The world’s top companies have emerged from college campuses. Everyone’s heard the stories of Facebook and Google, but the list doesn’t stop there. Take companies like Squarespace, Snapchat, Dropbox, Reddit, Warby Parker, Fedex, Insomnia Cookies, Dell, and Rent The Runway — all of them were started at various universities while the founders were students.
Student entrepreneurship is very much alive in schools across the map. It’s fueled by strong ecosystems where capital, culture, and resources are abundant and synchronized.
The Student-Run VC Model
There have been a number of venture funds launched in the last decade that invest exclusively in student startups. The success of these startups has been nothing short of remarkable.
In the last few years, student-founded companies have gone on to raise over $1 billion in follow-on capital from the likes of Sequoia, a16z, and Bessemer. Many have already had successful exits.
These funds have established an amazing precedent for the student startup ecosystem. They run on a student-run fund model, where everything from sourcing to diligence to investment decisions is spearheaded by student partners. This is innovative and effective.
Student partners are the closest to the startup ecosystem of their universities. They understand the ins and outs of campus entrepreneurial activity better than any outside investor and they‘re able to cultivate closer relationships with student founders. They also identify millennial and Gen-Z trends better than anyone else, naturally, as they‘re part of the demographic (see 👁️👄👁️)
An Untapped Geographical Opportunity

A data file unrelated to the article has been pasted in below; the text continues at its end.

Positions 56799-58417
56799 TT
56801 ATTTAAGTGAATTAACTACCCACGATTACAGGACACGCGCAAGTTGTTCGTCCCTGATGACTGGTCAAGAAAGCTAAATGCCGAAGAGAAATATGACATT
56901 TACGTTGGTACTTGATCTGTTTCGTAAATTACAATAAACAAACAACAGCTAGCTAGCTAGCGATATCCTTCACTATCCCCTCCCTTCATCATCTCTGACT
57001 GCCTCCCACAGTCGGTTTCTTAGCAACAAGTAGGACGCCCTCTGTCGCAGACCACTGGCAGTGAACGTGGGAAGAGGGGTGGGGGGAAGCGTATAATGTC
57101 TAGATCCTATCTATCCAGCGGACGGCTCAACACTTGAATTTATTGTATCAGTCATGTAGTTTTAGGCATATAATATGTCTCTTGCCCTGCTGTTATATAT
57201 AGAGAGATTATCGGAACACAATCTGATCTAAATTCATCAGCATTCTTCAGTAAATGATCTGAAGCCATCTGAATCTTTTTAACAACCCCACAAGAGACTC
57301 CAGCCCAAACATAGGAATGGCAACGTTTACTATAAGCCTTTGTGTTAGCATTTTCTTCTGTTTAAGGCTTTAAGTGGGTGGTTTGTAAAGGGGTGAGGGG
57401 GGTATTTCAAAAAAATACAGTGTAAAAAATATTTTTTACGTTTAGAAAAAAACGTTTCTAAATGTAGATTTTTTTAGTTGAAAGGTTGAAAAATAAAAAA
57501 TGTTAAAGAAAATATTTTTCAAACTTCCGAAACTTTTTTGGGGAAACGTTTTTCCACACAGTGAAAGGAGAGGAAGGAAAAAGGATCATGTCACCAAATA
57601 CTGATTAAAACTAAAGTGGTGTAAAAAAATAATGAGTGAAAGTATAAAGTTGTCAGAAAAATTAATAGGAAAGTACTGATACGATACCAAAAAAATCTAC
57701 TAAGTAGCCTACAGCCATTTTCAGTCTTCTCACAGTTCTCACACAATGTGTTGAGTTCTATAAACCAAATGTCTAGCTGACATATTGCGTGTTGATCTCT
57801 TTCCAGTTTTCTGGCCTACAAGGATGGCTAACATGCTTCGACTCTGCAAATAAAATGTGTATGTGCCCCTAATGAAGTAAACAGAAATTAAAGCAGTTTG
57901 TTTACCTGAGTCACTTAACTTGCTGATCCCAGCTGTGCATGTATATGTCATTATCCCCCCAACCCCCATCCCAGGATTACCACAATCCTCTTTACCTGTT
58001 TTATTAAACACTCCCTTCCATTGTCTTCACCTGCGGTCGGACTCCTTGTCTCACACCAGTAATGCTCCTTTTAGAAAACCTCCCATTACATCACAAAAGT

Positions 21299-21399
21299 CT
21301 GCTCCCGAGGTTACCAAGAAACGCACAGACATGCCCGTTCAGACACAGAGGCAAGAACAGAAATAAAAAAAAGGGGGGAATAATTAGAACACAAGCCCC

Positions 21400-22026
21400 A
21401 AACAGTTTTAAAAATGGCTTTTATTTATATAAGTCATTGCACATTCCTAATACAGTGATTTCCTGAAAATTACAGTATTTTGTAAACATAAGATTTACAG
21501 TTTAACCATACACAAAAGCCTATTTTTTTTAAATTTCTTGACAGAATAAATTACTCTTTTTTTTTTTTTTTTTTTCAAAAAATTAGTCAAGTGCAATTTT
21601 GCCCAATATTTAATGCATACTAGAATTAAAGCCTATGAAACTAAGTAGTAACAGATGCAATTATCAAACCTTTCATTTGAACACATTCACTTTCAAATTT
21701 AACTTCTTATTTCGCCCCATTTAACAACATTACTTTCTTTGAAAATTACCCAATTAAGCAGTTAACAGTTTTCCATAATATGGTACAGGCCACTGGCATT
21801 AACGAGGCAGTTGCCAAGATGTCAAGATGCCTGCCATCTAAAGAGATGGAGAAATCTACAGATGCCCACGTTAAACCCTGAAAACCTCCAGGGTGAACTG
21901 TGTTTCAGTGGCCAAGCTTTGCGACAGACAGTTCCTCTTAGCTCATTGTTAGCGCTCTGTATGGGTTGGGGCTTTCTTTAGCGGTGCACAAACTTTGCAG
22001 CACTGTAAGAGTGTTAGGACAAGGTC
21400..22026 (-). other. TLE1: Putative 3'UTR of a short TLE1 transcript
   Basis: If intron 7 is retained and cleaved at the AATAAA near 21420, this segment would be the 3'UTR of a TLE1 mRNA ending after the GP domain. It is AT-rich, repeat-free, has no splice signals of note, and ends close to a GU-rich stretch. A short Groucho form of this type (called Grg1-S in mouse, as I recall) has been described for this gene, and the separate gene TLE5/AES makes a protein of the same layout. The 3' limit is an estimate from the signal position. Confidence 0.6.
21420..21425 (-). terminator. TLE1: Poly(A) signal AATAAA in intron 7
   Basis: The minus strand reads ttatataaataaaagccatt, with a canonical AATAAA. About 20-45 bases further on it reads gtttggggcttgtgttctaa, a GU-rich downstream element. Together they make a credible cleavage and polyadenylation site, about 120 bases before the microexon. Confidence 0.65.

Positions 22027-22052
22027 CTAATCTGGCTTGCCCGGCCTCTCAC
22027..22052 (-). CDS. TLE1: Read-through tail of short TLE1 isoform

Despite this rise in student-run funds, there are still major gaps in the existing system. While many of these funds claim to invest agnostically to location or university, there’s a disproportionate amount of focus on East Coast and Bay Area schools. This is observed not only in their investments, but also in the location of their student partners and overall investment force. Most of the investment force is located on the East Coast (Boston, New York, Philadelphia) or the Bay Area. While there’s no denying the high concentration of student entrepreneurial activity in those regions, we strongly feel there’s one region that’s remarkably undervalued.
The Southern California Advantage
Sunny Southern California is the one major untapped market for student-run funds to invest in student entrepreneurs. And no, we’re not talking about the small strip of startups in Santa Monica known as “Silicon Beach”. We shouldn’t be comparing ourselves to Silicon Valley. Instead we’re focusing on the stretch of land from Santa Barbara to San Diego. We believe that it holds many of the characteristics shared by the other top student-startup-producing geographies. These characteristics are:
- Concentration of Top Universities
Southern California has one of the strongest concentrations of top universities in the world like Caltech, UCLA, USC, UCSD, and UCI. Although rankings aren’t always the best metric, great universities do tend to attract sharp, highly-motivated students. Top liberal arts colleges like Pomona College and Harvey Mudd also span the region. This has created a large, diverse, and highly-qualified cluster of student entrepreneurship potential in SoCal.
- Sheer Volume of Qualified Students
The universities mentioned above enroll over 200,000 total students — highly-motivated and talented students for that matter (see Point 1). This creates a massive opportunity pool of student entrepreneurship. Even if only 0.5% of the total pool are targetable student founders, that’s over 1,000 student-founders that are on their way to building the next big thing. We need to do everything to support them.